As explored in the following paper (see Section 5), the *neighbourhood function principle* NFP provides the right scale.

https://arxiv.org/abs/1908.05676

NFP is a **classically valid** continuity axiom from Brouwer's intuitionistic mathematics.

Fragments of NFP are equivalent to e.g. HBU and other milestone non-normal theorems, like the monotone convergence theorem for nets in [0,1] (called $\textsf{MCT}_{\textsf{net}}$ in the above paper). Note that NFP was introduced under a different name by Troelstra-Kreisel, and is mentioned in Troelstra & van Dalen.

Finally, the Kleene-Kreisel 'ECF' embedding is the canonical embedding of higher-order into second-order arithmetic. It maps third-order and higher objects to second-order associates/RM-codes, which reflects the 'coding practise' of RM.

What is more, the ECF embedding maps equivalences involving HBU to equivalences involving WKL, as follows:

HBU $\leftrightarrow$ Dini's theorem for nets (indexed by Baire space).

is mapped by ECF to

HBC $\leftrightarrow$ Dini's (usual) theorem (for sequences),

where HBC is the Heine-Borel theorem for **countable** coverings of intervals.

Another example is the following:

RANGE $\leftrightarrow$ Monotone convergence theorem for nets (indexed by Baire space)

is mapped by ECF to

**range** $\leftrightarrow$ Monotone convergence theorem (for sequences),

where RANGE states that the range of a third-order function exists, while **range**
states that the range of a (second-order) function exists; it is well-known that **range** $\leftrightarrow \textsf{ACA}_0$.

In general, the Big Five equivalences are a reflection of higher equivalences under ECF as in the following picture:

Since ECF is a lossy translation, this pictures resembles -in my not so humble opinion- the allegory of the cave by Plato. This observation is inspired by Steve Simpson's writings on Aristotle that can be found in the (RM) literature.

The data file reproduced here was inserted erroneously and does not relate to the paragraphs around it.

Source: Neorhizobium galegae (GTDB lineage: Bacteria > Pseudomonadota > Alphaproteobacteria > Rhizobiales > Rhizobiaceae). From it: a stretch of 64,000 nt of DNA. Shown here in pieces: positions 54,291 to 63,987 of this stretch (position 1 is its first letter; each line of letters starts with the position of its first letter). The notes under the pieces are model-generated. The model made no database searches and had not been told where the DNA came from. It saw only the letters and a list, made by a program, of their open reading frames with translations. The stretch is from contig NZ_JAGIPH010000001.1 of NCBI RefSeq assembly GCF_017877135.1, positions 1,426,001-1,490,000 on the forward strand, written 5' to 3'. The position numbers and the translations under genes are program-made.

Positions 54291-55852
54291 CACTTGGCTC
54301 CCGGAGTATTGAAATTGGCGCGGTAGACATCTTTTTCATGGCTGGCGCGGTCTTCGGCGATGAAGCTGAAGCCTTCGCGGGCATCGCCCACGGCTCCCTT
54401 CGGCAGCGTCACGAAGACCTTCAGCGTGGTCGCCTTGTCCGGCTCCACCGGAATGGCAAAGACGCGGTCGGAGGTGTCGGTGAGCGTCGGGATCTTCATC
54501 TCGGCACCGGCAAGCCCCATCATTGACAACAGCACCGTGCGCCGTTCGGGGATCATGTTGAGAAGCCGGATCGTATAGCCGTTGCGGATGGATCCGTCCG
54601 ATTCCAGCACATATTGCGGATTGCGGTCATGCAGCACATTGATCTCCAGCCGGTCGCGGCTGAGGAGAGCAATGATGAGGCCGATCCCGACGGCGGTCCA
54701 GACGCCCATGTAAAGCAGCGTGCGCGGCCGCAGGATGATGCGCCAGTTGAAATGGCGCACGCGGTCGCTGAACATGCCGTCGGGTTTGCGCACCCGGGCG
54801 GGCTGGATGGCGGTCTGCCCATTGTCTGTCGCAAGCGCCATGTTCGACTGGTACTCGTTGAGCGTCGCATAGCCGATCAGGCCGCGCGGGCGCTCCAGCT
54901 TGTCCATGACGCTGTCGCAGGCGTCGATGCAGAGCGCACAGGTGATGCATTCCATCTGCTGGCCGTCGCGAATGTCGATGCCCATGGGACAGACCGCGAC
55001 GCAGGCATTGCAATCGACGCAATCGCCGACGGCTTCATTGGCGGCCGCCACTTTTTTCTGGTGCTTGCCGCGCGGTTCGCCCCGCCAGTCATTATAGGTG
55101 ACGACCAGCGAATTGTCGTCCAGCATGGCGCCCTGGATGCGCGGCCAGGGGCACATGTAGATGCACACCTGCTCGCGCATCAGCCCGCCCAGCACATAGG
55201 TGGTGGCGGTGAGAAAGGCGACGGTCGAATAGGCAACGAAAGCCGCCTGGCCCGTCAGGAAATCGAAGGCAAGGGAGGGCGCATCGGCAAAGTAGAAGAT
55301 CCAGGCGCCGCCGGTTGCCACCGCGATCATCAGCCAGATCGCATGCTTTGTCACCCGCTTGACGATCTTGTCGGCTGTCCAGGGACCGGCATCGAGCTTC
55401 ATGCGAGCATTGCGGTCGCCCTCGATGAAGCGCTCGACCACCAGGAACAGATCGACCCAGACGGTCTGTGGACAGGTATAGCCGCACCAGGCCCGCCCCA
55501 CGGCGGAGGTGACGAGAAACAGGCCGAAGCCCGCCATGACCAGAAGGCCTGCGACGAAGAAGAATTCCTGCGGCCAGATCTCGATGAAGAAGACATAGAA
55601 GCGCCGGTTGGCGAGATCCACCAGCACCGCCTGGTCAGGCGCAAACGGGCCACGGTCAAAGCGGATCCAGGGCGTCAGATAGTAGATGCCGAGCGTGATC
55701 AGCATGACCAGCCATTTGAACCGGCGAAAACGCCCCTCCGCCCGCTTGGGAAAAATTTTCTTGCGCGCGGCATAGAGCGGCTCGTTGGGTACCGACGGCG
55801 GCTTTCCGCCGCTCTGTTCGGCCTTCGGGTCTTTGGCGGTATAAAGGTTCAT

I would like to finish this answer with a history lesson: I have heard wildly inaccurate claims from very smart (RM) people about the history of mathematics. These claims are often used to justify the coding practise of RM. So let us set the historical record straight, while it still matters.

1) Hilbert and Bernays **did NOT** introduce second-order arithmetic. In the "Grundlagen der Mathematik", they formalise a bunch of math in a logical system $H$ (see esp. Supplement IV). This system involves third-order parameters in an essential way, as has been observed before by e.g. Sieg (see e.g. his book on Hilbert's program). Hilbert-Bernays vaguely sketch how one could perhaps do the same formalisation with less.

I was told that *Kreisel* then introduced second-order arithmetic based on the above.

2) Riemann's Habilschrift established discontinuous functions as part of the mathematical mainstream around 1850. Thus, discontinuous functions definitely predate set theory.

3) The modern concept of function was already formulated by Dedekind and Lobasjevski in the 1830ies. (This view is not without its critics)

4) The gauge integral is more general than the Lebesgue integral. The main theorems (Hake and FTC) of the former in particular apply to any (possibly non-measurable) function. In this way, the development of the gauge integral does not need measure theory, but can instead be done similarly to the Riemann integral. To study the gauge integral restricted to measurable functions goes against its generalist/historical spirit, to say the least.

5) There are a number of formalism to give meaning to Feynman's path integral. The gauge integral is heralded as one of the few that can avoid 'imaginary time', a desirable feature from the pov of physics. This is briefly discussed on page 20 here:

https://arxiv.org/abs/1711.08939

References are provided, of course.

indispensablefor physics. As I understand it, the "correct" way to formalize the Feynman path integral mathematically is still an open question, so it's still unclear that full SOA is required for path integrals. $\endgroup$uniformrecipe for making all their calculations mathematically rigorous. In specific cases of interest, one usually takes advantage of some special feature to make everything rigorous. But if ad hoc reasoning is permissible, then one can argue that the uses that areindispensablefor physics may not really need the full strength of the gauge integral that Normann and Sanders analyze. See here and here for a bit more info. $\endgroup$special caseof the Feynman path integral. The infinite dimensional case turns out to be quite subtle, and even then one does not cover all of the applications. $\endgroup$Hake's theorem: for any function $f$, if $\lim_{a\rightarrow b} \int_a^c f $ or $\int_b^c f$ exists, then both exist and are equal. This is how physicists (want to) use limits: take limits first and ask questions later/never. $\endgroup$8more comments